mechanic didn't use my intake manifold, the one on the junkyard engine connected all but on sensor on intake ... mmmmm a clue perhaps .... I was also wondering if that AT oil screen needed to be changed .... years ago I remember that being a simple fix when you thought you had major problems ... any thoughts!!!
    Thanx!! been 5 weeks without car now .. good thing I use a bicycle alot :)
  • xwesxxwesx Fairbanks, AlaskaPosts: 8,267
    Why did he not use your intake? That could very well be the source of problem, at least on the P1705 code.

    Here is information on that, located at this website.

    P1705 excessively high or low voltage input from TPS sensor

    When testing a tps sensor code like this P1705 code, check the signal wire voltage for any signs of glitch. This can be done manually without running the engine. With key on engine off, monitor the signal wire voltage from idle (close throttle) and up to high idle (WOT or wide open throttle position) by moving the throttle linkage. The transistion from idle to high idle should be reflected in the voltage readings like a gradually increasing pattern. If there is a sudden change or a glitch, replace the TPS sensor. Please note also that a regular tps sensor usually has 3 wires: a voltage reference wire, a signal wire and a ground wire. Except the signal wires, the other 2 wires should have steady voltage readings regardless of the throttle linkage position.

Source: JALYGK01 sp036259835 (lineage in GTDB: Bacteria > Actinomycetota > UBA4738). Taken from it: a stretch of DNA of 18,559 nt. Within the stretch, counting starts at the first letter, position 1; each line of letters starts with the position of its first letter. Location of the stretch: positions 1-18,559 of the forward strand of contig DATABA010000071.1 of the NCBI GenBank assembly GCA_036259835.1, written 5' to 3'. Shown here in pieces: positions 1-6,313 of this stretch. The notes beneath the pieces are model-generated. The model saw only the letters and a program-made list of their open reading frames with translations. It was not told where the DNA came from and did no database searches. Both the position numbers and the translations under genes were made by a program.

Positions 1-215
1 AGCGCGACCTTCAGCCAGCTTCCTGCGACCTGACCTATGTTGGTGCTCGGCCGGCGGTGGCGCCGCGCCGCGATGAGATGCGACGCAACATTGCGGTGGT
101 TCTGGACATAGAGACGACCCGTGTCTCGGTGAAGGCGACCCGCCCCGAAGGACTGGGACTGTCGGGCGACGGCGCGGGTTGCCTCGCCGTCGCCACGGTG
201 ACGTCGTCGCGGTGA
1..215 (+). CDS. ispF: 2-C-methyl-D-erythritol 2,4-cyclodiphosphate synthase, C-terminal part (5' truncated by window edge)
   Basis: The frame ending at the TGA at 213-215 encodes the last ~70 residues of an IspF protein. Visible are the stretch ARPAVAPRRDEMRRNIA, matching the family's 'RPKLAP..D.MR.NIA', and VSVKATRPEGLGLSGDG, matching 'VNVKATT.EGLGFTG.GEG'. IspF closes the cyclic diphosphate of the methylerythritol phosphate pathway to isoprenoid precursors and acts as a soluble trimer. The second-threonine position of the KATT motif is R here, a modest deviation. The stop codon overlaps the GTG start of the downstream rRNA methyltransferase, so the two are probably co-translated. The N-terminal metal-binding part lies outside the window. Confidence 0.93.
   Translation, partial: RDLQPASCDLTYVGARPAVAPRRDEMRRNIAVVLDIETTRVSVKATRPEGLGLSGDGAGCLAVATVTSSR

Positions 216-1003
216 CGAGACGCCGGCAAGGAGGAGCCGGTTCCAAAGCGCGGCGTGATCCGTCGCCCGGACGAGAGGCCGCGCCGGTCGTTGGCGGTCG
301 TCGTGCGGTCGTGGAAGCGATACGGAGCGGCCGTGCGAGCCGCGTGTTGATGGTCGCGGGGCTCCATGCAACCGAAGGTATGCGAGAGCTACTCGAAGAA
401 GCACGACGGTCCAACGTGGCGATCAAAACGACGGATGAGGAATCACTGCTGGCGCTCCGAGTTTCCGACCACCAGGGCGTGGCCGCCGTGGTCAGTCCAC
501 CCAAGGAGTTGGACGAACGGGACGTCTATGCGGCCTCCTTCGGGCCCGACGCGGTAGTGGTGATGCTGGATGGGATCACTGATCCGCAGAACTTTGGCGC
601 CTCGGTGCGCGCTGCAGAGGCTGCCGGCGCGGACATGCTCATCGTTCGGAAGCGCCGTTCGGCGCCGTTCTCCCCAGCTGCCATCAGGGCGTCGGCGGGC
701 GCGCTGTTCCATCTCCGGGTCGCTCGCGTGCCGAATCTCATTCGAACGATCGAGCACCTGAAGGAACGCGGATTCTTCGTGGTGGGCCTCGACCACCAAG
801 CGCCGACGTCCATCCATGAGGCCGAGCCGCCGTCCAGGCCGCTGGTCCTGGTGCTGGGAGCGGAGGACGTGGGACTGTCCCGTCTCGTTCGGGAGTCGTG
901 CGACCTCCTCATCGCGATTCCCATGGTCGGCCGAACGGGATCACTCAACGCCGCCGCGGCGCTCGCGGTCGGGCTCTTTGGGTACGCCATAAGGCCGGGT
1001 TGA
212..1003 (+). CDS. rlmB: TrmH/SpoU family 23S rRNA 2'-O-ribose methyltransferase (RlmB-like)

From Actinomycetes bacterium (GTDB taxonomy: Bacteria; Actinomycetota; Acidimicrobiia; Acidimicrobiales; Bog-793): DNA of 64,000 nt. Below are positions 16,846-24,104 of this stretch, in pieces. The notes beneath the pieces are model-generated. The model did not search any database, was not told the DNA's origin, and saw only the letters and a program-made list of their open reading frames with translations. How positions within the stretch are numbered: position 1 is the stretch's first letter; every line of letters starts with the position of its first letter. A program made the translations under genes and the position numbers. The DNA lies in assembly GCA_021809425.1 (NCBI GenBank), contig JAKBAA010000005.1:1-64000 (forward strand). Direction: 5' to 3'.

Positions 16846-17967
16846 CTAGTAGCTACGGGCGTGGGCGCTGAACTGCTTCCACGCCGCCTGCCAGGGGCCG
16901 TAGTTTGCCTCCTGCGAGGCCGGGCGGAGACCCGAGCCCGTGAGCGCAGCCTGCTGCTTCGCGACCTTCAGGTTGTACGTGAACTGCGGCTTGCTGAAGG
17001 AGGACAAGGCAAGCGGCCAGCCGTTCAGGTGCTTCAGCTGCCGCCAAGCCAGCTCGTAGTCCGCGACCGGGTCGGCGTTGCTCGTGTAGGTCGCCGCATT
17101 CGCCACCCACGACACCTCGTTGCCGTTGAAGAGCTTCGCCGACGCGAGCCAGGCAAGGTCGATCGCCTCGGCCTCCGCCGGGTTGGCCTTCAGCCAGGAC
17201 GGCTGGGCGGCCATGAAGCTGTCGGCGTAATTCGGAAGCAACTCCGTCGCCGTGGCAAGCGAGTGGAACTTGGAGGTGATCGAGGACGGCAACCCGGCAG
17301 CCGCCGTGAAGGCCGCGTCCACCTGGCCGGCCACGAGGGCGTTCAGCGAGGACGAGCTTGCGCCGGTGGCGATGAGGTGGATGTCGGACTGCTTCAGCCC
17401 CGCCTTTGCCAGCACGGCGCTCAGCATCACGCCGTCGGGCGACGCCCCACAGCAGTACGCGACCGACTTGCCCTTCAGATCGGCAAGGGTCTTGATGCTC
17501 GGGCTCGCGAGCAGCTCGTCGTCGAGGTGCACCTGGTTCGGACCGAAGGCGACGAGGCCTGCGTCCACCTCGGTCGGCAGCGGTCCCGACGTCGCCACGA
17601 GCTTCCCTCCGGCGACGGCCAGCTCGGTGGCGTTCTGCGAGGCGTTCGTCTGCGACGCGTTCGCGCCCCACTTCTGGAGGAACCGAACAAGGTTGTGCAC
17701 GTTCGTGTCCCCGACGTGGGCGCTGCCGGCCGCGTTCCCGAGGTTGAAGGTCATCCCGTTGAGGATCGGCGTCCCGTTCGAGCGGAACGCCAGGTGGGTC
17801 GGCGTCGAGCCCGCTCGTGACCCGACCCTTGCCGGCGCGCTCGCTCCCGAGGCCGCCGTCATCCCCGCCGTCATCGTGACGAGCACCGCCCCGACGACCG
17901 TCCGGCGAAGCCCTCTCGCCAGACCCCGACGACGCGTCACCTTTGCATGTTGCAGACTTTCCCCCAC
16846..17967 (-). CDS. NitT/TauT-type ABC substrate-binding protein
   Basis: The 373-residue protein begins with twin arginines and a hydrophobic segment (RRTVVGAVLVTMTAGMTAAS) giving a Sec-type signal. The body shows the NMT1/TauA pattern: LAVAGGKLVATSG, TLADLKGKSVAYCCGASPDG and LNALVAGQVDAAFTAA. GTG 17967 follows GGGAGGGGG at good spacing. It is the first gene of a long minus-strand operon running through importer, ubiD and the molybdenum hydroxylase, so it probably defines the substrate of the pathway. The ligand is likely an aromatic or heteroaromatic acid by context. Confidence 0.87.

For advance testing, garages can usually monitor the voltage of the TPS signal wire while the engine is running. Using a special scanner, the voltage can be watched while cruising in order to see if the value of the signal wire voltage will change. This is particularly important if the code P1705 only appears intermittently. For precaution, check the integrity of the signal wires from the TPS sensor plug-in up to 12 inches away. To do this, splice the wiring harness and check if there is any short (bump) in the signal wire which could be rubbing metal before this code came on.


    With regard to the AT Oil Temp light and non-shifting, I wonder if there is a connector not properly seated on the transmission - it sounds to me like the engine control module and transmission control module are not talking! They have to talk if you want the tranny to shift out of 1st. By default, it will work in P, R, N, and 1 without input from the engine control module, but that unit tells it when/if to up or down shift through the other forward gears.
  • I am having this same problem on a brand new 2011 subaru forester. The check engine came on the night I drove it off the lot and has come on 6 times in the 3 weeks that I've had it. It is engine misfire trouble codes P0302 and P0304. They don't know how to fix it. I sent in my lemon law letter and I am trying to get them to replace the car with another one.